The Sinclair, an upcoming apartment tower, is moving towards construction as demolition preparations have begun at the northwest corner of Clark and Division Streets. The existing Jewel-Osco store at the location, which has been the source of this project's commonly applied nickname of "Tower of Jewel" among development watchers, has officially closed as of last weekend and a small work crew has begun a tear down of the grocery store's interior. The project will become the city's second largest transit oriented development (TOD) presently under construction (after Block 37) as the new structures will sit directly on top of the CTA's newly expanded Clark/Division Red Line station which has entrances at each end of the block.
The new apartment units are split between two buildings, a 35-story, 390-unit tower containing a new and expanded Jewel grocery store at ground level, as well as a conversion and vertical expansion of a four story office building across the street into an eight story, 98-unit rental building with additional ground floor retail. The taller tower has been a sticking point among the many community meetings which have dragged the approval process on for about two years. As such, the project shrank and grew in width, which ironically, blocks more views than a taller and more slender design would.
Although the single story Jewel and its large surface parking lot have occupied the proposed tower site for quite a while, this particular property was always envisioned to have a taller tower on it since the days of Carl Sandburg Village's concept planning back in the 1960s, serving as a bookend to the line of modernist tower and townhouse blocks to the north. The Sinclair was originally planned for about 50 stories, before shrinking to 42 and then dropping yet again to its present mold for 35 stories, but it's still going to pack a visual punch, topping out at 420 feet and restoring an urban streetwall to the block.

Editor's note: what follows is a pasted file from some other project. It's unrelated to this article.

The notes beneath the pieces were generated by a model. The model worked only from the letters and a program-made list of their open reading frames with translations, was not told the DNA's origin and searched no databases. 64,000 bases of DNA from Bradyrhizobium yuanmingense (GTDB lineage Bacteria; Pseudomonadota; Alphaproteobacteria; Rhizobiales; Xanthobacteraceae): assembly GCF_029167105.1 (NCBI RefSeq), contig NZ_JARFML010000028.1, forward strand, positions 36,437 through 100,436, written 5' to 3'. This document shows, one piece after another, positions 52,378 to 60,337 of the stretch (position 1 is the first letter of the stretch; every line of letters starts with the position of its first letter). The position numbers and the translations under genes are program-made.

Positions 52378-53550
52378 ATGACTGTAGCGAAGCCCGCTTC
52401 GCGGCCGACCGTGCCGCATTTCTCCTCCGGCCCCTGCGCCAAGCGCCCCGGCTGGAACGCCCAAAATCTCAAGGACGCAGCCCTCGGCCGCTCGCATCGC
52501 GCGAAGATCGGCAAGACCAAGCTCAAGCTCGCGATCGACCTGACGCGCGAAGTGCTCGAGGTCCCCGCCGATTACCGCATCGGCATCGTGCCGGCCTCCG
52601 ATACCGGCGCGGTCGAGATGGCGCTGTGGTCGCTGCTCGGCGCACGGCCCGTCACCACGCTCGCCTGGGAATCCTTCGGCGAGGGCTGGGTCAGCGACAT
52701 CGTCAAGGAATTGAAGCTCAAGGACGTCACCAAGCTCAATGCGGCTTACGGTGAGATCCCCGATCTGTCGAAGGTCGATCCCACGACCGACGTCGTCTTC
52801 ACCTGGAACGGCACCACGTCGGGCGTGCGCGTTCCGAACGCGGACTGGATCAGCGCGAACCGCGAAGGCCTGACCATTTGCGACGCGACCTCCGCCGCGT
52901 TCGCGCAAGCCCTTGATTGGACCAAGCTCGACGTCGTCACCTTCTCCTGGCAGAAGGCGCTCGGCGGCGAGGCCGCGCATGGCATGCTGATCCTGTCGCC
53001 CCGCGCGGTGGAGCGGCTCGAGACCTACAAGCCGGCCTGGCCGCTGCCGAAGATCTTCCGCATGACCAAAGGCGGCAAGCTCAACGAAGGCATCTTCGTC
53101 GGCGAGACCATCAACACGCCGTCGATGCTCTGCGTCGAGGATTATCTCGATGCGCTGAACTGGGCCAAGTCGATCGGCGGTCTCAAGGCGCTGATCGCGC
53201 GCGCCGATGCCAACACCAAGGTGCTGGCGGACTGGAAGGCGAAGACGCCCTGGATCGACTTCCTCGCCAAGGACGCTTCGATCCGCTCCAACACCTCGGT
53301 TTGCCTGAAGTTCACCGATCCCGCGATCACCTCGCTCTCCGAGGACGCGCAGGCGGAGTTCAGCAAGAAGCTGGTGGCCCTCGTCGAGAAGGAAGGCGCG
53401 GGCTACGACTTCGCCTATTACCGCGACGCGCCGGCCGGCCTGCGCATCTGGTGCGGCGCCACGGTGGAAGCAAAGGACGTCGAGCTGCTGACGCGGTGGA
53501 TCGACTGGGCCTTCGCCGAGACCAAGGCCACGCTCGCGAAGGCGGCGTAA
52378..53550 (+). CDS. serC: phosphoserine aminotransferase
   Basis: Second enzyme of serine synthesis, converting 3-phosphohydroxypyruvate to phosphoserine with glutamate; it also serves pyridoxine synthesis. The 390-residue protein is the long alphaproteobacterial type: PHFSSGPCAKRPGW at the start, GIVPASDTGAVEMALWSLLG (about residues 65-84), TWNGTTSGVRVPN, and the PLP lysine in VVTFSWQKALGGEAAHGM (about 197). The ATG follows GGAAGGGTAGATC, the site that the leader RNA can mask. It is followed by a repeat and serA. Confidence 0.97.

The parking ratio is set to be 0.5 for the new apartments, plus an additional 100 spaces for the reestablished Jewel store, meaning that despite the location atop the city's busiest rail line, about 344 spaces in total could be consolidated into the tower's offset podium, which will then be topped with a landscaped roof deck and an outdoor pool. The parking will be sandwiched into three levels between the amenity deck and the the Jewel store, while the tower's massing is placed to the west with a flush facade and uninterrupted occupied living spaces greeting the sidewalk. The tower will also bridge over an existing public alley which currently bisects the surface parking lot, which will work to conceal the new grocery store's loading docks as well as ingress access to the parking garage.
And of course, just 1 block to the west, more big changes are expected as Atrium Village's redevelopment also starts rolling forward with Phase 1.